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Impact of Hypokalemia on Electromechanical Window, Excitation Wavelength and Repolarization Gradients in Guinea-Pig and Rabbit Hearts

1 , 2 , *

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      Abstract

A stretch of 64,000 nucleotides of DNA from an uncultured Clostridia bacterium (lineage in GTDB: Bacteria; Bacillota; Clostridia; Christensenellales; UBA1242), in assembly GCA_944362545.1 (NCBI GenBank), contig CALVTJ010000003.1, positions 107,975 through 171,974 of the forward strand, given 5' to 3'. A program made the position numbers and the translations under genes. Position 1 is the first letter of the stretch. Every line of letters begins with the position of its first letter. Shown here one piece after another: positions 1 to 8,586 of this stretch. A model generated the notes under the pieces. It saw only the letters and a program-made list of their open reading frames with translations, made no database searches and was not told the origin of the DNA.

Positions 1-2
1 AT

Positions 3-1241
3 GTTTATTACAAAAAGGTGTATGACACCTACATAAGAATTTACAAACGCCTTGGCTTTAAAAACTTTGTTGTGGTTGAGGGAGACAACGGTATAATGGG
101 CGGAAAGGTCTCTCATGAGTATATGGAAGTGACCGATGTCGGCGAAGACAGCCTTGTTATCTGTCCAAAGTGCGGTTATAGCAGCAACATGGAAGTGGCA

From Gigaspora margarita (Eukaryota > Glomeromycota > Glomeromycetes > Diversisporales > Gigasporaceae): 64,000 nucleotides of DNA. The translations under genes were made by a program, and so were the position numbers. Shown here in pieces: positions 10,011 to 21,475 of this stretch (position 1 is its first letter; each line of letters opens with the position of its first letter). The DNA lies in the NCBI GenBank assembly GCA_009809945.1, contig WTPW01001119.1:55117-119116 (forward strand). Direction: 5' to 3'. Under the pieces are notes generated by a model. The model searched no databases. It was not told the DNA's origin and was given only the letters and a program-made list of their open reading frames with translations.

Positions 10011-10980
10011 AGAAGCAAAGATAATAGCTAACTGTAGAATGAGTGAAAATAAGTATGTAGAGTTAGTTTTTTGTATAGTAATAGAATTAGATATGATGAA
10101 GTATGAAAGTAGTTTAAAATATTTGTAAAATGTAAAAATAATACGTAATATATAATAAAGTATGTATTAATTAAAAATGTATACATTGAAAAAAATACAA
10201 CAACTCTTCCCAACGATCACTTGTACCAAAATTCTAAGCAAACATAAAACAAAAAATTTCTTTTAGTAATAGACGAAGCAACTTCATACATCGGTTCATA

Normal hearts exhibit a positive time difference between the end of ventricular contraction and the end of QT interval, which is referred to as the electromechanical (EM) window. Drug-induced prolongation of repolarization may lead to the negative EM window, which was proposed to be a novel proarrhythmic marker. This study examined whether abnormal changes in the EM window may account for arrhythmogenic effects produced by hypokalemia. Left ventricular pressure, electrocardiogram, and epicardial monophasic action potentials were recorded in perfused hearts from guinea-pig and rabbit. Hypokalemia (2.5 mM K+) was found to prolong repolarization, reduce the EM window, and promote tachyarrhythmia. Nevertheless, during both regular pacing and extrasystolic excitation, the increased QT interval invariably remained shorter than the duration of mechanical systole, thus yielding positive EM window values. Hypokalemia-induced arrhythmogenicity was associated with slowed ventricular conduction, and shortened effective refractory periods, which translated to a reduced excitation wavelength index. Hypokalemia also evoked non-uniform prolongation of action potential duration in distinct epicardial regions, which resulted in increased spatial variability in the repolarization time. These findings suggest that arrhythmogenic effects of hypokalemia are not accounted for by the negative EM window, and are rather attributed to abnormal changes in ventricular conduction times, refractoriness, excitation wavelength, and spatial repolarization gradients.